The primary focus of the Parliamentary Tour’s first full day in Berlin was on the Reichstag. We started off our day with a hearty breakfast at the Käfer im Deutschen Bundestag, atop the Reichstag building. (There are four buildings that comprise of the Bundestag, but we focused only on the Reichstag building.)
The breakfast included a talk by Michael Cullen, an American architecture expert living in Berlin. He is notable for a number of reasons, but of particular note is the fact that he had the idea of letting Christo wrap the Reichstag in 1995. He had the idea in the 1970s, but it took 27 years for him, Christo, and the artist’s wife Jean-Claude to get permission for the project. As it turned out, the wrapping became a strong symbol for Berliners of the reunification.
After breakfast and a brief tour of the Berlin skyline viewed from atop the Reichstag, Cullen took us all on a bus tour of notable architecture in Berlin. Not surprisingly, the specter of the Nazi regime haunted a number of places that we saw. The Olympiastadion, for example, is where Jesse Owens triumphed in the 1936 Olympics, humiliating Hitler and his supposedly superior Aryan runners. The stadium is still in use as the home of the Bundesliga club Herta Berlin.
We also drove through the Wannsee lake district, where we saw the villa on Grossen Wannsee where Nazi officials held the Wannsee-Conferenz that hammered out the plans for the Final Solution.
We spent most of our time riding in our bus and driving past (sometimes slowly) the noted buildings. However, we did stop to spend time at one area: the Grunewald train station, where the Final Solution was put into action. Both sides of the railroad track at the station were lined with metal plates, each one representing a boxcar the Nazis used to transport Jews to the concentration camps. The plates listed the number of Jews on the car and the train’s ultimate destination.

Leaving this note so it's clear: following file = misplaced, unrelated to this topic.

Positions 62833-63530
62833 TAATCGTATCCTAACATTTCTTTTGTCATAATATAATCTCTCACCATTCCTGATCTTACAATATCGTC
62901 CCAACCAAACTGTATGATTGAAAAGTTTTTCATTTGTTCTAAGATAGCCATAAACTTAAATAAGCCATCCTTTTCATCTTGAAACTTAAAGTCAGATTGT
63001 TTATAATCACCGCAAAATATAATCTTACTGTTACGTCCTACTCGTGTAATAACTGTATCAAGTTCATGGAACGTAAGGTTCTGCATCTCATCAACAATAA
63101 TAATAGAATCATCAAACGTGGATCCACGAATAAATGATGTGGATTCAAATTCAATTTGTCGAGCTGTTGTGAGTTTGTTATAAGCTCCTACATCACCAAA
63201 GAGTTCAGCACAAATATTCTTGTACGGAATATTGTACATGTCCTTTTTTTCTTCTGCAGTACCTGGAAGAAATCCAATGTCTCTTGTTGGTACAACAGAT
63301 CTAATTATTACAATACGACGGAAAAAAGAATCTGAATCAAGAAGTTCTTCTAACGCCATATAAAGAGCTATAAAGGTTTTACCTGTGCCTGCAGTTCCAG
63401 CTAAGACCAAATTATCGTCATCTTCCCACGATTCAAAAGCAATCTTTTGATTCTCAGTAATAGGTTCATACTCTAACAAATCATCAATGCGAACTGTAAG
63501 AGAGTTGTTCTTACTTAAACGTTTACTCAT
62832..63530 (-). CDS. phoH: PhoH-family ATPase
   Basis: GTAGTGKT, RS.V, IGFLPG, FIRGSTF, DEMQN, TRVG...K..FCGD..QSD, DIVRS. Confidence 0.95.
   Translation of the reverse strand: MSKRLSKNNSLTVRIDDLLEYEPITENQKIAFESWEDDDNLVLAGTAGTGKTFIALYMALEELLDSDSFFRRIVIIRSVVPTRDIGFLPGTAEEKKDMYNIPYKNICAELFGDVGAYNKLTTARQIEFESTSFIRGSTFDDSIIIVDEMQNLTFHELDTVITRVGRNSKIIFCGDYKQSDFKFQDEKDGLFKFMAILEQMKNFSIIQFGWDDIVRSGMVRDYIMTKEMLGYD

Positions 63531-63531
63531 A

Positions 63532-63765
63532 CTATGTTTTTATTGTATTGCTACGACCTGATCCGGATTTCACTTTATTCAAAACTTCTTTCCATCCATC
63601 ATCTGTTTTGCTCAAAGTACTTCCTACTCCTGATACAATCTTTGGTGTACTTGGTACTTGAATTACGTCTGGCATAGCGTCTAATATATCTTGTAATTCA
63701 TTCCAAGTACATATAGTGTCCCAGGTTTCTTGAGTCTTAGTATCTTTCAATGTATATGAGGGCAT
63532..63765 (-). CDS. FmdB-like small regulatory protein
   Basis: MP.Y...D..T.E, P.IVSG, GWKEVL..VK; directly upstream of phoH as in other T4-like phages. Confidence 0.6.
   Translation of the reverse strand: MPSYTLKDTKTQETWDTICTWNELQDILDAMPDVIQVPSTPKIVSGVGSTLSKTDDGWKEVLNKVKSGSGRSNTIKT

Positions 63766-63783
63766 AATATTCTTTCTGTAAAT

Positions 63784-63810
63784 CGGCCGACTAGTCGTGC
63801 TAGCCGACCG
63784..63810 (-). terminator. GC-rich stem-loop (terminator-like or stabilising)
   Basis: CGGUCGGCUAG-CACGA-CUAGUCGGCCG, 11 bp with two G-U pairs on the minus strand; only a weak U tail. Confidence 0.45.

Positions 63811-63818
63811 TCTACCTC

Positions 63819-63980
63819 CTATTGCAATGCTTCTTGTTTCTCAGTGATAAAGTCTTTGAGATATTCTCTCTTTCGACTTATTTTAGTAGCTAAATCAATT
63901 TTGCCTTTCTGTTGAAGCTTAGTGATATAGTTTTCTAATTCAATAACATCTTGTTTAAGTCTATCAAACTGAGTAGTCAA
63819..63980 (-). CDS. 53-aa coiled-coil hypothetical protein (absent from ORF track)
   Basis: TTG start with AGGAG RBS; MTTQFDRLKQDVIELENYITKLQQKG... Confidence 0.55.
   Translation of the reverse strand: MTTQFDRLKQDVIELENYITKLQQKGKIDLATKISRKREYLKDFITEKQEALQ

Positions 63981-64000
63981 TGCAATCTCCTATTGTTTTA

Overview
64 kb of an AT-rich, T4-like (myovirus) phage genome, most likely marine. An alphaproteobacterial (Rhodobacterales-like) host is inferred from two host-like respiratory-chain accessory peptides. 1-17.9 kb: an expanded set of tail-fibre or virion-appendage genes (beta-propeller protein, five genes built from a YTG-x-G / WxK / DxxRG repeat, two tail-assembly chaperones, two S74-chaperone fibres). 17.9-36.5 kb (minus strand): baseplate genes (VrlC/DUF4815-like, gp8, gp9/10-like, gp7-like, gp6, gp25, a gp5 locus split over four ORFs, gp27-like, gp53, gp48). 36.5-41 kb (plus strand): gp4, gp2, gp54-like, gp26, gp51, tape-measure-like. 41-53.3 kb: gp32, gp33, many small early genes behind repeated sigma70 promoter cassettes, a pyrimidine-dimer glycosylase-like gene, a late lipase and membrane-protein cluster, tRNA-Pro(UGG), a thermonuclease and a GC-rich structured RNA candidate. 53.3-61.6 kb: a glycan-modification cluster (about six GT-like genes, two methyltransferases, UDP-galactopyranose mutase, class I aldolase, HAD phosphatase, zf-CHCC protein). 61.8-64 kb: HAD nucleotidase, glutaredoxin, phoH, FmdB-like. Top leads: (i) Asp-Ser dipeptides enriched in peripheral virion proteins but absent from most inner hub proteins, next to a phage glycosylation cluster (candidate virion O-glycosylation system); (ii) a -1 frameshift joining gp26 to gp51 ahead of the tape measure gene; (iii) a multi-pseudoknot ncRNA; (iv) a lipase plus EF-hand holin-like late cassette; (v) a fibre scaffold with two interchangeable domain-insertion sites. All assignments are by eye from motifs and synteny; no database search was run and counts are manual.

The pictures I took don’t really capture the effect, but the plates are lined up for several yards on both sides of the track. Taken at once it is sad enough, but reading the numbers on each plate make it frightening.
Cullen said that he took Maya Lin, the designer of the Vietnam War Memorial, here and she described it as the most powerful memorial of the Holocaust that she had seen, and I agree. It’s moving.
On our way back to the Reichstag, we passed the Kaiser-Wilhelm- Gedächtniskirche, a church that was bombed during World War II. Instead of repairing it, it was kept in its bombed-out status to remember the destruction war causes.
Remember in the last post when I commented on how empty Berlin was in the morning? By the evening, the area around the Brandenburg Gate was flooded with people. Given today’s significance, that’s not surprising. But we did pretty much get the Reichstag to ourselves. While there were a lot of people in line to visit the dome atop the Reichstag (which has glorious views of Berlin), there were also a lot of people visiting the plenary chamber. Our group walked around the building to see the artwork that was installed after the building reopened in the 90s.
Cullen had earlier noted that the Reichstag was never used by Hitler during his reign because, after all, it was the burning of the Reichstag soon after he became chancellor that helped him consolidate his power. The parliament moved to another building after the fire.
When the Soviet Army moved into Berlin, they made a point of taking over the Reichstag building as a symbol of their triumphing over Hitler, who waged a brutal campaign against the Communists. The Russian soldiers scrawled graffiti all over the building’s walls. Sir Norman Foster, the British architect who redesigned the building, made a point of keeping the walls with the graffiti up.
Our tour guide told us that as part of the project, a number of known artists representing West and East Germany, as well as the four Allied powers, were asked to provide artwork to the Reichstag. The pieces ranged from an LED display of notable parliamentary speeches created by American Jenny Holzer to a room whose walls are lined with archive boxes with the names of all the democratically elected members of Parliament by Christian Boltanski of France. (One archive box is painted black to represent the years of the Nazi regime.) I couldn’t get good pictures of these, but the pieces I could get shots of are in my Germany photoset on Flickr.
I had every intention of going back to the Brandenburg Gate for some of the festivities tonight, but my dislike of crowds has won out. Seriously, it’s really packed there right now. I’m hoping for fireworks, though, because I should be able to see them from my balcony.